Legends of Muaythai
Foreigners also feature in Muaythai history. In 1778, during the reign of King Rama 1, two French brothers arrived in the Kingdom of Siam. They were boxers who had made a reputation for themselves by defeating local boxers across Indo-China. They came to challenge the Thais, who accepted. The purse was high at 50 chang, about 4000 Baht.
The Thai Crown Prince undertook to find a defender of Thai honour and the sport. He chose a member of the palace Royal Guard – Muen Plan.
The contest was staged in the grounds of the Grand Palace, Muen Plan wore full battle regalia and Kruang Rang to protect him. When the fight began, the foreigner, larger than the Thai went for the neck and collar-bone. Muen Plan defeated with that wall of arms, elbows, knees and legs that still block attacks today.
The other foreigner, frustrated at his brother’s inability to break through the defence, interfered in the fight. The breach in etiquette, an insult to the sport, brought a palace guard, Muaythai trained, to his feet and after a brief skirmish, the foreigners were carried to their boat.
There are modern legendary figures of Muaythai as well as those from the past. Like Pol Prapradang – the ‘Wild Boar’. His boxing record speaks for itself; 350 bouts, both international and Muaythai styles. He was never knocked down nor given the count during his extraordinary fighting career.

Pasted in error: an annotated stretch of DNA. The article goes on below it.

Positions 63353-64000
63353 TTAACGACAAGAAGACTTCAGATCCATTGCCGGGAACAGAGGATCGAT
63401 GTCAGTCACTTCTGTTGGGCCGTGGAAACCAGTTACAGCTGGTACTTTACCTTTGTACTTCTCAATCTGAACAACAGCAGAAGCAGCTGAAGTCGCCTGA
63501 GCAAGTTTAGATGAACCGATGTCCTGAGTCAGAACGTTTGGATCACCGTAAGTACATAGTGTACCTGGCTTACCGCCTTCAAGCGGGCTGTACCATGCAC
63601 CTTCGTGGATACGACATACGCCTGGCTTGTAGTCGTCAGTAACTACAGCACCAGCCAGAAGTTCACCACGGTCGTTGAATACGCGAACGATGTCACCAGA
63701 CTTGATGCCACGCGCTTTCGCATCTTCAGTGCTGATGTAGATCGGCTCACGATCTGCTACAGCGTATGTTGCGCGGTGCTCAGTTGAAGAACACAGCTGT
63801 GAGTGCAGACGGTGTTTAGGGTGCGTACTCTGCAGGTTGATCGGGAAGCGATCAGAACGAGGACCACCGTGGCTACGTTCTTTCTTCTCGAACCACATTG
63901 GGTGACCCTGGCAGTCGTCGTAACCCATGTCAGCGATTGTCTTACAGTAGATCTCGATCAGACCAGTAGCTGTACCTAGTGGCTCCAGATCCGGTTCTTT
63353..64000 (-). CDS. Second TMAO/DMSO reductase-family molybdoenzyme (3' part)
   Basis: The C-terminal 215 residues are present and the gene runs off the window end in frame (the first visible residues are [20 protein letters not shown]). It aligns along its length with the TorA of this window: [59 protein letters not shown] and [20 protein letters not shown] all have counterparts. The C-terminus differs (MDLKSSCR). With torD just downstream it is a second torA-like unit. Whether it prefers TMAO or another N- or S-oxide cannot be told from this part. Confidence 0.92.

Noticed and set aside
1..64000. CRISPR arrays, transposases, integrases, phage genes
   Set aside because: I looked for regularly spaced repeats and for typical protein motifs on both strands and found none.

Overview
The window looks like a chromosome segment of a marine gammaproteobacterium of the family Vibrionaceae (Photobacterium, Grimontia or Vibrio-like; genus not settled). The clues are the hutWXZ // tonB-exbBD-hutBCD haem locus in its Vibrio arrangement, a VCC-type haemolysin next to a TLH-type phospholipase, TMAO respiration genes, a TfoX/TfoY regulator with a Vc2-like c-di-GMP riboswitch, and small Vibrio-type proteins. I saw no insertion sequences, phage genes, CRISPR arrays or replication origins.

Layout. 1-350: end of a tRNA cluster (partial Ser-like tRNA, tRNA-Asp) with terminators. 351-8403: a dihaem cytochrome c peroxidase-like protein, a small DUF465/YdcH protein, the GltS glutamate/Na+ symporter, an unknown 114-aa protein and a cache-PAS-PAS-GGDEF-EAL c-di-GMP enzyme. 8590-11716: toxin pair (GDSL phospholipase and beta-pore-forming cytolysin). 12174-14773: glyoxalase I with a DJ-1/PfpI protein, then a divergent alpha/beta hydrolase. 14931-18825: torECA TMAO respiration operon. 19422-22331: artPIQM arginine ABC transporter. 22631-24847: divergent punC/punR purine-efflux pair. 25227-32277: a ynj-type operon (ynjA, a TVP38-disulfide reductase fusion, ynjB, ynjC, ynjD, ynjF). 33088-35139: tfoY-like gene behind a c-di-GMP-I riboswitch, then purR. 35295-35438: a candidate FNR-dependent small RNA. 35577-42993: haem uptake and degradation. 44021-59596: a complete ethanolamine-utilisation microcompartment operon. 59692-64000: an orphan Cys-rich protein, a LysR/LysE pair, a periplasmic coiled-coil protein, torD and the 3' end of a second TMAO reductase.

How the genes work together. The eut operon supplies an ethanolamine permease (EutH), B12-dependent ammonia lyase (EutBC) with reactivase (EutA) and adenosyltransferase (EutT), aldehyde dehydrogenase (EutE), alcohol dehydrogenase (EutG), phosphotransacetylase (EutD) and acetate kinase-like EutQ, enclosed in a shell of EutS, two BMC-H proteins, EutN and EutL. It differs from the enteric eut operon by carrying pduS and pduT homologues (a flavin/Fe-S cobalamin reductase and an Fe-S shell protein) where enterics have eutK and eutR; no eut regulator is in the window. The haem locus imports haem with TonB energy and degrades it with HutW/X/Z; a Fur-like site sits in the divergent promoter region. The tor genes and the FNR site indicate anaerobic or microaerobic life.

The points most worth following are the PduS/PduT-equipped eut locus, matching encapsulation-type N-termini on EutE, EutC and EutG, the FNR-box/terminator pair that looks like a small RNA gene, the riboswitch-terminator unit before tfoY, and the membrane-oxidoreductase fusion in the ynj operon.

This record is even more spectacular since it was built by often fighting in weight classes much heavier than his own.
He was a bantamweight but to find a fight, he often fought in the welterweight division.
The ‘Wild Boar’ was also a fabled figure for his ceremonial dance before each fight. Whoever has seen it, has that his ‘Hanuman Tob Yong’ – which means ‘The Monkey God slapping the mosquito’ – boxing dance had no equal. To add to this record, Pol Praparhdang no equal. To add to this record Pol Prapradang was also the first ever Thai Boxer to be internationally ranked in the bantamweight division of international boxing.
Other modern figures become legends because of a particular skill in the Muaythai art. Like Apidej Sit-Hirun, known as ‘The Champion of Seven Titles’, the most fearful kicker that Muaythai may ever have seen, he one broke his opponents arm with his kick strike.
His kick arsenal made him famous as he set the record by holding, at one time, seven welterweight titles of both Muaythai and International boxing, a historic record that still stands.
Another celebrated modern fighter was ‘The Sky Piercing Knee Kicker’, the fighter that in the end, no one dared fight – Dieselnoi Chor Thansukarn. He was the knee expert, producing knockout after knockout with his stunning knee attacks.
He became what is called a ‘spinster’ fighter – one that nobody dared challenge and gave up one of his championships simply because no one could be found who was willing to fight him for it.
Muaythai continues to be a sport of legends, of legendary fighters, legendary acts. The greatest legend, the one that the world finds hard to believe, is the simple truth of the sport – it can’t be beaten.